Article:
Shortlist year: 2022
Shortlist category: Poetry
Published by: Giramondo Publishing Company
The poems in 'Human Looking' speak with the voices of the disabled and the disfigured, in ways which are confronting, but also illuminating and tender. They speak of surgical interventions, and of the different kinds of disability which they seek to 'correct'. They range widely, finding figures to identify with in mythology and history, art and photography, poetry and fiction. A number of poems deal with unsettling extremes of embodiment, and with violence against disabled people. Others emerge out of everyday life, and the effects of illness, pain and prejudice. The strength of the speaking voice is remarkable, as is its capacity for empathy and love. 'I, this wonderful catastrophe', the poet has Mary Shelley's monstrous figure declare. The use of unusual and disjunctive – or 'deformed' – poetic forms, adds to the emotional impact of the poems.
About the author
Andy Jackson's first collection, 'Among the Regulars', was shortlisted for the 2011 Kenneth Slessor Prize for Poetry; in 2020 his collection 'Music Our Bodies Can't Hold' was shortlisted for the John Bray Poetry Award; and in 2022 his collection 'Human Looking' was shortlisted for the Victorian Premier's Literary Awards. He has featured at literary events and arts festivals in Ireland, India, the USA and across Australia, and has co-edited disability-themed issues of the literary journals Southerly and Australian Poetry Journal. Andy Jackson works as a creative writing teacher and tutor for community organisations and universities.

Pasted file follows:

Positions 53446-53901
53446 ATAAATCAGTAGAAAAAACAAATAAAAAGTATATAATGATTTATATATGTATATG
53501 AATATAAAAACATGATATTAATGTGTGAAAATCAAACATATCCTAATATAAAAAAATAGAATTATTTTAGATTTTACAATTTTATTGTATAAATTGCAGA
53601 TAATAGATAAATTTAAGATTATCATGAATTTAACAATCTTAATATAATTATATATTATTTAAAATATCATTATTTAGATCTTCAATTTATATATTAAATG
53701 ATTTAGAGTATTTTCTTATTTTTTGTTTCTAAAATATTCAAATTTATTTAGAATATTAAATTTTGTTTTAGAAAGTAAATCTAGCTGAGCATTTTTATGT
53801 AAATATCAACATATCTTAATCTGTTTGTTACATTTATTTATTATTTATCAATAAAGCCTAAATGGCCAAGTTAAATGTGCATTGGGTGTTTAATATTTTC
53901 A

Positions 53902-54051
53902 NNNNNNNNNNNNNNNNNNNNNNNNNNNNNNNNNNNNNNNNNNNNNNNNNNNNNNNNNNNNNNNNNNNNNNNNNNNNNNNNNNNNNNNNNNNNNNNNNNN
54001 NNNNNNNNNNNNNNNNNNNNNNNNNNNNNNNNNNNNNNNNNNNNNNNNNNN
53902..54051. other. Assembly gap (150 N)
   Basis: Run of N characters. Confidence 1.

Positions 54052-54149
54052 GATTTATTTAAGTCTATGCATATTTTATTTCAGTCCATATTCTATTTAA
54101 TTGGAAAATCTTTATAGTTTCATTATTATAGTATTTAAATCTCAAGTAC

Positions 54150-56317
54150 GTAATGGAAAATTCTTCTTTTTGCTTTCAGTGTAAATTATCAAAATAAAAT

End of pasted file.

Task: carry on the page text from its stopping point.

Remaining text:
In 'Human Looking' Jackson shows he has a highly distinctive poetic voice, and writes with great technical skill and variety. Starting with its ambiguous title, Jackson's book is an extraordinary poetic exploration of his own disability – Marfan's syndrome, which is disfiguring and distorts the shape of his face and body. His poems are blistering in their power, wonderfully subtle, objective and with no self-pity. The first poem in this book 'Opening' plunges straight in to the main subject, and deals with corrective surgery – the long incision, which his condition required. But Jackson does not stop with the physical incision. He confesses "the long suture ruptures/ in my head – the scar remaining open." What happens to our bodies becomes our mind. Astonishingly he takes this yet one step further. Through his poem, Jackson tells us, you the reader "are becoming/ this unstitching, this sudden opening." Jackson does not falsely valorise suffering – suffering is suffering – but it opens us. He is able to rise above it, feel love and empathy, and accept himself. In his poem 'Borne away by distance', referring to Mary Shelley's 'Frankenstein', he writes of "I, this wonderful catastrophe . . . turning toward/ tremendous being." Tremendous indeed. And beautiful.